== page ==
Fast forward to 2016, I was a Deputy Director reaching the point in my nonprofit career where I’d probably become an executive director (ED), but I didn’t want to be an ED. I liked collaboration. I liked technology. I really liked Salesforce, and I really liked data, so I decided to go back to school to bridge the gap between my nonprofit background and the business world.
After graduating from NYU’s Stern School of Business with my master’s in business analytics, I decided I was ready to make the switch to tech. Many of my classmates took jobs at Google, Facebook, and Twitter, but I had a nonprofit heart. I was looking for a tech company with a social impact vision.
My peers discouraged this saying, “There’s no way you’re going to be doing socially good work and technology without going into the corporate space.” And then RoundCorner found me.
RoundCorner was the first Salesforce.org Platinum App Partner for the nonprofit market in North America. It provided fundraising solutions and industry expertise to meet the needs of the largest global organizations in the social sector.
My first projects were with the ACLU and National Geographic – I was getting to work with some of the world’s most influential nonprofits. Ironically, soon after I was hired, RoundCorner was acquired by Salesforce.org and I haven’t looked back. Today, I am thankful to work for a company that believes in and encourages mission-driven work while providing cutting-edge technology.
Q: That’s a big career change! Tell me about what it took to successfully make this shift.
A: It took drive and knowing my own talents, as well as learning how to be okay with being uncomfortable.
When people think of technology, sometimes they are intimidated, especially when there’s no one who looks like you. You think, “What skill can I bring to the table?” Yes, there are going to be baseline technical skills, but that’s something you can gain. I wanted to be more experienced in data analytics, so I got a master’s degree, and I specifically put myself in a program where I was surrounded by computer scientists. I knew I had the talent to succeed, but I had to get comfortable being uncomfortable and learning what I did not know. Today I use Trailhead as my go-to resource for keeping my skills up to date. It is my first recommendation as a learning tool for introducing new users to the myriad of capabilities Salesforce can offer.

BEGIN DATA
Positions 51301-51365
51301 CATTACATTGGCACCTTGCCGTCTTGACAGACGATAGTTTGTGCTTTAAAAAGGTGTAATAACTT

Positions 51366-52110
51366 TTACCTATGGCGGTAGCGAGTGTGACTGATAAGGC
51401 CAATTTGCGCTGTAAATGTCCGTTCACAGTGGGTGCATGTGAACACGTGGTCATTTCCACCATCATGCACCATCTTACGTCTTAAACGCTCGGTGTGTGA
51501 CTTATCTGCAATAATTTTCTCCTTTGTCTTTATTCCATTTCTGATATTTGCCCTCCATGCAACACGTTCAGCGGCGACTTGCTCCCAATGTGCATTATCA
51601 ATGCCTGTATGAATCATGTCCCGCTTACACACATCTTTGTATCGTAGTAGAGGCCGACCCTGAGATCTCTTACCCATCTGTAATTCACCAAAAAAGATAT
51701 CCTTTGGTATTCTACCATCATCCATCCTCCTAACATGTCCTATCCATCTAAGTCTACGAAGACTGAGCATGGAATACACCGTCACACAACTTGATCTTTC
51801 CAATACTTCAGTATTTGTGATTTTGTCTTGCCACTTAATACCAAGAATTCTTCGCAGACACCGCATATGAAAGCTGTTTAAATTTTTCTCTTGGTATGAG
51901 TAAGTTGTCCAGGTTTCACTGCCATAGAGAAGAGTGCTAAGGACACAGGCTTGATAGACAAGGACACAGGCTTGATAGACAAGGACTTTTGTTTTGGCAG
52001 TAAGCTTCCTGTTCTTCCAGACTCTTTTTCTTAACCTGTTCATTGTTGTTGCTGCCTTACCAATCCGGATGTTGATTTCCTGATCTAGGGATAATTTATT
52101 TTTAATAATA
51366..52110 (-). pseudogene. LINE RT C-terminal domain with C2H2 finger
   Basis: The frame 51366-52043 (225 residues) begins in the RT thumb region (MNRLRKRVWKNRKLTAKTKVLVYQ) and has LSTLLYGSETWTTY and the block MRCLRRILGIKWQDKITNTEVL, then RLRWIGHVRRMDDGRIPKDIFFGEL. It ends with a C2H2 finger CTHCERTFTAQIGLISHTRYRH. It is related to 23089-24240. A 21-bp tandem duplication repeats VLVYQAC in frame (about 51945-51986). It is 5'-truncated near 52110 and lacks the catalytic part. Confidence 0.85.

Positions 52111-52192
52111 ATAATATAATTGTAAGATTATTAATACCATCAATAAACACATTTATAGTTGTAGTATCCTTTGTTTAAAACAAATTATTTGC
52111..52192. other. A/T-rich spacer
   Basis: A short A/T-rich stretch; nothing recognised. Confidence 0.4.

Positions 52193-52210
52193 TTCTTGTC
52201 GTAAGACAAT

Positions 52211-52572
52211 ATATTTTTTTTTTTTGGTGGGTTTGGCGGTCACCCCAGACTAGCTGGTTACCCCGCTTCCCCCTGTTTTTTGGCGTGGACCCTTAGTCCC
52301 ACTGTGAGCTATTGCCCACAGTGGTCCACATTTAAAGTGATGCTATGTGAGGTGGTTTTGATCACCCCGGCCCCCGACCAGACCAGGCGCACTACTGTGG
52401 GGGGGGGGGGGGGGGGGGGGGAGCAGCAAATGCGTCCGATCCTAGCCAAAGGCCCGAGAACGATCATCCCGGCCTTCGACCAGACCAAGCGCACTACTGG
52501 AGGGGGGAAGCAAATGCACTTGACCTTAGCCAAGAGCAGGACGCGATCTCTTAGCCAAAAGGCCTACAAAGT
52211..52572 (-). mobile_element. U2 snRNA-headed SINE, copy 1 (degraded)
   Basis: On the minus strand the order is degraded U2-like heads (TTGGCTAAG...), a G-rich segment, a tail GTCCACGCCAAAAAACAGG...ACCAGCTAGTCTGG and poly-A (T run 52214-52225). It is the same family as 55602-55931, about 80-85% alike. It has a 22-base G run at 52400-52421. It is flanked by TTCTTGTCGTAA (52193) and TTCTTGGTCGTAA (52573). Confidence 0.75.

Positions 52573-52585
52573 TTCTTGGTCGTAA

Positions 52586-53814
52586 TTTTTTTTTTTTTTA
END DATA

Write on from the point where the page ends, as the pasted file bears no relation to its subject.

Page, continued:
Q: Congratulations on making that leap. What has been your experience as a Black woman in the tech industry?
A: The reality is, if you’re a woman of color in tech, you have to be brave because you might be going at it solo in the beginning. Many companies have affinity groups — like BOLDforce at Salesforce, an employee resource group for the Black community and our allies — to help foster community, but you may still experience moments where you’re not sure how you belong and that’s okay. I believe that women of color have the ability to enter any space, make themselves known, and show others that they deserve to be there.
On my current team, I’ve found that I’ve brought a new, real-world perspective to my teammates’ understanding of the nonprofit space. My change management experience has been invaluable to the implementation process, and I am constantly leveraging my management experience to help us navigate complex client needs.